After discovering THE LOST a couple weeks back I wanted to see what else writer/director Chris Sivertson had done. The answer was I KNOW WHO KILLED ME and this underground fighting movie that coincidentally has just come to disc. It’s like the guy predicted when I would catch up with him and said “You know what, I want to do something special for ol’ Vern. Give him a movie in a genre he enjoys.”
To be honest it’s a stretch to classify BRAWLER as an action movie. It’s most comparable to FIGHTING, but leaning heavier on the indie drama side and lighter on the fighting and brawlering. It’s about Charlie and Bobby Fontaine, brothers who are part of a circuit run by the mob that cage fights on a boat on the Mississippi. Charlie is the older, more responsible brother, played by Nathan Grubbs, who also is credited with the story. I had to look him up, but it turns out he’s a real New Orleans native who wrote and starred in another one called DOWN IN NEW ORLEANS, so this is kinda his thing. Bobby is the out-of-control younger brother, uses and sells coke, owes money to dangerous people, gets into fights in bathrooms. He’s played by Marc Senter, who was so great as the maniacal lead in THE LOST and is also very good here.
There are a couple other connections to THE LOST. Michael Bowen, one of the detectives in the other one is very likable here as Charlie’s fighting mentor. Megan Henning, who was Ed Lauter’s young girlfriend Sally (and apparently also is in I KNOW WHO KILLED ME) has a really funny scene as a girl who hates Bobby and lays into him with sarcasm while he tries to talk to her roommate. (Unlike Ray Pye he’s able to absorb it.) No Ed Lauter or Misty Mundae, though. But I hope Sivertson is building his own little repertory company here. I’d like to see this crew keep showing up together.
Charlie has a loving relationship with a troubled woman named Kat (Pell James) who he marries, but she seems to be unhappy. When Bobby invites himself to crash at their house for a while (to hide from people he owes money, it turns out) they spend the nights knocking down beers and the days laying around and making mint juleps. He’s a bad influence but she knows better. If they could just be buddies it would be sort of sweet, but you know it’s a ticking time bomb to when they’re gonna fuck and it’s gonna turn into a story about two fighter brothers who are gonna face each other in the cage. Like WARRIOR but without a tournament and with way more bitterness between the siblings.
The story isn’t strong, but it’s more about the setting and the raw style than the narrative, and for me it worked. It’s about the tone and the little moments between the characters and the visual detail and texture of New Orleans. There’s alot of regional music – a raw, bluesy “Down By the Riverside” during a training montage makes for an interesting juxtaposition as they are clearly not training “for war no more” – and great location shooting. I mean, there are alot of montages with the brothers and Kat strutting around laughing with each other, grabbing each other’s heads, enjoying life. You know those type of montages. But it has a real strong feel of the intoxicating atmosphere of the place.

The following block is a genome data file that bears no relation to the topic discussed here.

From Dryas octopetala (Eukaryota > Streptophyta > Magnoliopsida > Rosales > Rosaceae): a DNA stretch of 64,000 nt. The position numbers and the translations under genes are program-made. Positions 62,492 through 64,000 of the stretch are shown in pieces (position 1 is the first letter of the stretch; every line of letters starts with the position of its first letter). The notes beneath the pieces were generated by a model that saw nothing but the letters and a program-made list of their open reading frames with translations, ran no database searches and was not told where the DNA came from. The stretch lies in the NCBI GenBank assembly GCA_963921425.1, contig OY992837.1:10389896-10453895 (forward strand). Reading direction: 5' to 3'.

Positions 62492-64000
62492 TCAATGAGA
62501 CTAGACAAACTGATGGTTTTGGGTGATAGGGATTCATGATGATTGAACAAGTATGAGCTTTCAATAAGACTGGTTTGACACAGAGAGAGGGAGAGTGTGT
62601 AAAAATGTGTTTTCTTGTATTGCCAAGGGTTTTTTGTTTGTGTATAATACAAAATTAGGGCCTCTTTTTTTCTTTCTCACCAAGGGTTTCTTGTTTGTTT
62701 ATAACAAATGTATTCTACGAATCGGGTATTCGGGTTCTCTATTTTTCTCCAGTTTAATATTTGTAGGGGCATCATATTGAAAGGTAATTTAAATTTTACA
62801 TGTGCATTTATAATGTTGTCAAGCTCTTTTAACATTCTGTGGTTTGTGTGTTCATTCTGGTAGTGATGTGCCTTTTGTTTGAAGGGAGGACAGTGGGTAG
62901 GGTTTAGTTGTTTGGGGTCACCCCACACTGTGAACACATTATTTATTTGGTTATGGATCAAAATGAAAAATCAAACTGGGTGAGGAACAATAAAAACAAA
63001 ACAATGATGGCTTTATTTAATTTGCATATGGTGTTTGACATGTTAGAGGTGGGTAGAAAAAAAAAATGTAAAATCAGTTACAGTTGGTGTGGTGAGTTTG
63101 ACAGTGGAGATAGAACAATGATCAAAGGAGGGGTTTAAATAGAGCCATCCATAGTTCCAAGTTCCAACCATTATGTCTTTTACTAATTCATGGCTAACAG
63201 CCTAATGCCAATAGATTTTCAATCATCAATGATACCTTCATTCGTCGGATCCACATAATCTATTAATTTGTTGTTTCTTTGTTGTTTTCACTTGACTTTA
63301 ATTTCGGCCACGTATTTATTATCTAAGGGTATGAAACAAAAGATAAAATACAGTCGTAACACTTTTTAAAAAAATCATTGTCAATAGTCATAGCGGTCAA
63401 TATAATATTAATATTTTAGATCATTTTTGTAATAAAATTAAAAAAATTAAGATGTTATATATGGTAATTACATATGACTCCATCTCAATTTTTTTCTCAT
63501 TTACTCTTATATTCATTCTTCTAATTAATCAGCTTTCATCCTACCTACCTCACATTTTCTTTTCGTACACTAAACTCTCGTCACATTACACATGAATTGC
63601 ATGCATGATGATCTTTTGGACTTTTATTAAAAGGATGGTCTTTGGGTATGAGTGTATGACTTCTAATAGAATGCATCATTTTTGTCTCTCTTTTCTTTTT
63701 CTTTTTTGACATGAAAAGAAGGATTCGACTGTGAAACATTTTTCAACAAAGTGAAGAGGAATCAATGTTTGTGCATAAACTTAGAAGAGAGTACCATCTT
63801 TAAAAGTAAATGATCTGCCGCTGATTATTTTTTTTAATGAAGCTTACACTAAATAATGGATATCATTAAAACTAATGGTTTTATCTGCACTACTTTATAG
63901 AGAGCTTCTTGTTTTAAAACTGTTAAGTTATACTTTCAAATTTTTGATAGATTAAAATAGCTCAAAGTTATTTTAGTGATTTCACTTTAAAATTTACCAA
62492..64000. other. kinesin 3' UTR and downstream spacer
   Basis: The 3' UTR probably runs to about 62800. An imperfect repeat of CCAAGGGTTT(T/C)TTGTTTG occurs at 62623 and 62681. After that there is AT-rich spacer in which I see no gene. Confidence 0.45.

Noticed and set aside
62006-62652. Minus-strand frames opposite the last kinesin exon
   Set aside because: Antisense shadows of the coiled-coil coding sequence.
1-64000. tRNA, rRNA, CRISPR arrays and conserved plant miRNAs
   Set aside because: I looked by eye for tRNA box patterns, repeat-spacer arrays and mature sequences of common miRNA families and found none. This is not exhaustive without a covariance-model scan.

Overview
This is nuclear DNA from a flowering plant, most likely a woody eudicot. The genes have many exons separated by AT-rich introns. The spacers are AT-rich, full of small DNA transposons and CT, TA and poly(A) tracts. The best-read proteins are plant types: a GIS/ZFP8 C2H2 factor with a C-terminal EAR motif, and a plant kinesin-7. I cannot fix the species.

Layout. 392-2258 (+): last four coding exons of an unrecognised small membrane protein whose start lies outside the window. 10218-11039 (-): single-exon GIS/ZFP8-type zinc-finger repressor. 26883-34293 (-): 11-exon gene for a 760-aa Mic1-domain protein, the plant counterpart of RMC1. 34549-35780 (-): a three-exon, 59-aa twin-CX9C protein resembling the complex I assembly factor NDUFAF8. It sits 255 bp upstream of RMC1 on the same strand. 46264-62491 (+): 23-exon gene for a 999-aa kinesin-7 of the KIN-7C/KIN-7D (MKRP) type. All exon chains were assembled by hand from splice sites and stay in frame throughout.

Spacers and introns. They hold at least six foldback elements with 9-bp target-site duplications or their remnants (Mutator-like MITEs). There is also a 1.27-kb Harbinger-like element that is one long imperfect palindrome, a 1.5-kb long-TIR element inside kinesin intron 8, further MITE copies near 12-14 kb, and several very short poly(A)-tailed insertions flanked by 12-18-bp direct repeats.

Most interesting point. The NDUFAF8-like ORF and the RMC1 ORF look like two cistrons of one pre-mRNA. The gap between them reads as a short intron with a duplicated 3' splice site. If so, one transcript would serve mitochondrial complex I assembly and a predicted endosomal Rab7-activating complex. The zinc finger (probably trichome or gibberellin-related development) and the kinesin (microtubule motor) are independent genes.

I think the opening claimed this was “based on true events,” I wonder if that means they really fight on riverboats? In the opening there’s a fight going on, and you learn that there’s a brass band on an upper deck that plays some good old New Orleans jazz at the conclusion of a fight (which are like early UFC – no rounds, no weight classes, no eye gouging, yes hair pulling, though most don’t do it). And there’s a guy in the crowd who turns out to be one of the bosses, you seem him eating an apple. And I thought man, that must be a great feeling. Hot New Orleans night, on a boat, horn section playing, people fighting in a cage, and you get a big juicy bite of apple. I wondered if maybe they sell apples on the boat, or if he just had the foresight to bring one. He just knew that would be enjoyable. Smart guy.
The story is very basic and predictable, and not entirely satisfying, but there’s enough dramatic conflict that when they’re in the ring together I wasn’t sure what was gonna happen between them and even started to get nervous about how they were gonna handle this situation. The main fight is pretty well done in a mostly realistic UFC type of style, but extra brutal because of the relationship that’s been set up and the knowledge that these two both love and hate each other and are literally at each other’s throats. There’s also a pretty well done chaotic front yard scuffle scene. The other fights are quick and not really emphasized, though.
As I have exhaustively chronicled, there are a surprising number of underground fighting classics that have gone straight to video in the last decade or so. In terms of straight entertainment and awesomeness this one is clearly not gonna unseat the UNDISPUTEDs or BLOOD AND BONE, and I also prefer FIGHTING and DAMAGE. Still, BRAWLER has an artistry and feel that are distinct from the others, and I appreciate that. It’s a worthwhile addition to the movement.
VERN has been reviewing movies since 1999 and is the author of the books SEAGALOGY: A STUDY OF THE ASS-KICKING FILMS OF STEVEN SEAGAL, YIPPEE KI-YAY MOVIEGOER!: WRITINGS ON BRUCE WILLIS, BADASS CINEMA AND OTHER IMPORTANT TOPICS and NIKETOWN: A NOVEL. His horror-action novel WORM ON A HOOK will arrive later this year.